Midjourney temporarily suspends free trial due to excessive demand and abuse
According to The Washington Post, popular AI image generator Midjourney has suspended its free trial this week.
Midjourney CEO David Holz announced the news on Discord on Tuesday morning, citing "exceptional demand and trial abuse."
According to subsequent posts, Holz and his colleagues attempted to address the abuse issue with security patches. However, the attempted changes were not enough to solve the problem. Holz stated in a post on Wednesday, "We tried to restart the trial with new abuse security measures, but these measures seem insufficient, so we're shutting down the free trial again."
Currently, the company's paid services remain available, while the free trial is still suspended but could be reinstated at any time.
Although The Washington Post's report initially implied that the "abuse" discussed was related to a recent series of virus-like deep fakes, the company denied this claim. According to Holz, "There are some significant misconceptions in the article. We stopped the trial because a significant number of users were getting free generated images by creating disposable accounts, which coincided with the temporary GPU shortage. Both factors also led to reduced service for paying customers."
The "new security measures" mentioned in Wednesday's Discord post were also intended to limit users to one free trial per person, according to Holz. "We're still working on figuring out how to restore the free trial. We're trying to require valid email addresses, but that's not enough, so we're back to the drawing board," he said.
As the recent hype around generative AI continues, using image generators to create deep fakes is becoming more popular. Social media is filled with convincing but untrue images, such as various fake photos of former President Trump being arrested after news of his indictment broke, all created using Midjourney.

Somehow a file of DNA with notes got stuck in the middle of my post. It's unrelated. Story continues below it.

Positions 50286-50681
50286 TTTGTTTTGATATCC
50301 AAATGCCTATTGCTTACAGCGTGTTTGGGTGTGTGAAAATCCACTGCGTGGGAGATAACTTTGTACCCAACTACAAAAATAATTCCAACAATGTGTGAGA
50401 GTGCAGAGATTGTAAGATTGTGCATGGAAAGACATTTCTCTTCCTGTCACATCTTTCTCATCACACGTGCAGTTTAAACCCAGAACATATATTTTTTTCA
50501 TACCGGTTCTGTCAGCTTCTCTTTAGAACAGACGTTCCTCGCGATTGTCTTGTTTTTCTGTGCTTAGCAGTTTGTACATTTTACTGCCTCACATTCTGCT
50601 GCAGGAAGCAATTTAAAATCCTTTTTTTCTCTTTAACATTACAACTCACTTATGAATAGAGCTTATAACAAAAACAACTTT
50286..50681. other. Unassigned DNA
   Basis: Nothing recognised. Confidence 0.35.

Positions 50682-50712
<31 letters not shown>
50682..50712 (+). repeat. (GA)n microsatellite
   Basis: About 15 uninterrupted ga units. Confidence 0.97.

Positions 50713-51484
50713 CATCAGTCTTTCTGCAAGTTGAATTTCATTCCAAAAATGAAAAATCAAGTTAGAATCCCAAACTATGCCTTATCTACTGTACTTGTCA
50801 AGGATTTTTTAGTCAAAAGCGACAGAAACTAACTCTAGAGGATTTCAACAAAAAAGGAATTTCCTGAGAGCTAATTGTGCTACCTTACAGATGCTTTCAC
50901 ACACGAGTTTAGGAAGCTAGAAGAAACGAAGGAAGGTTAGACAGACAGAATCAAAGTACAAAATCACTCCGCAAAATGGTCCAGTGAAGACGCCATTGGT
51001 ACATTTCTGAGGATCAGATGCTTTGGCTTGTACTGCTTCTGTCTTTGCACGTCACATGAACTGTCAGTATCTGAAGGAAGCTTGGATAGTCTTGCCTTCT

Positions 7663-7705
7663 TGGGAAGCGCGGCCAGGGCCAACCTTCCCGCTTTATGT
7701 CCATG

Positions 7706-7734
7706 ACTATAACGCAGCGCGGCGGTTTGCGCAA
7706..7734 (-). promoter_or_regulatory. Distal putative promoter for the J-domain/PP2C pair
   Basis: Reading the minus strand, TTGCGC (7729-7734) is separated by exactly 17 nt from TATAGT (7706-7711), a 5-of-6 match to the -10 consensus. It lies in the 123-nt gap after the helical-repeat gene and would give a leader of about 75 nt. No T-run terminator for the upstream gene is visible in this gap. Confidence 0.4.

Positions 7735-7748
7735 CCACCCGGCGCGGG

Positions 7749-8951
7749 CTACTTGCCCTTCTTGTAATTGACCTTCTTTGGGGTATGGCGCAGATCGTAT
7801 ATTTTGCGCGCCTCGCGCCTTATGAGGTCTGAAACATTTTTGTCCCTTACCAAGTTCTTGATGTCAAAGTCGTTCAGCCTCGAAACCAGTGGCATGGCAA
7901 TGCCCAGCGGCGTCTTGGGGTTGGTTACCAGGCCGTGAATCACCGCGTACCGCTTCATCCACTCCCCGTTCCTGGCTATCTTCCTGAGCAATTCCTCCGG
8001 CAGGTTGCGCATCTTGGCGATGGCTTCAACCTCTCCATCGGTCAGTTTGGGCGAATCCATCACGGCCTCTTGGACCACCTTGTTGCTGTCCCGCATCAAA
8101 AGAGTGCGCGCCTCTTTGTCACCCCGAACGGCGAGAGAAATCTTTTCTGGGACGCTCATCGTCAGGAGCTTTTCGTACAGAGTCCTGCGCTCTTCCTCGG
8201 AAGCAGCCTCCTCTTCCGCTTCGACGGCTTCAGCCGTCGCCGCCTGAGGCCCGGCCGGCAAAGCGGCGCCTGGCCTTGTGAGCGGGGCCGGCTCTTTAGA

Holz hinted that these images were not enough reason to restrict or shut down Midjourney access. Instead, the company claims that the current ban on the free trial is a form of profit protection. It hopes that users will move from the free trial to paid subscriptions rather than trying the free trial again.
Holz further suggested that the recent problematic political images were products of Midjourney v5, which is only open to paying customers.
The CEO still says that Midjourney is working to improve restraint. "I think we're still figuring out what the right restraint policy is. We're listening to feedback from experts and the community and trying to be thoughtful. We've got some new systems coming soon," he wrote.
Compared to competitors like OpenAI's DALL-E, Midjourney's standards are much more relaxed. DALL-E's policy prohibits users from creating any sexual or violent content, including real political figures. However, compared to Stable Diffusion, where users can download open-source software and effectively do anything they want, Midjourney has more restrictions.
Suspending free access to Midjourney does not solve the problem. Moreover, the CEO once again denies that the decision to halt the free trial was influenced by the spread of deep fake works.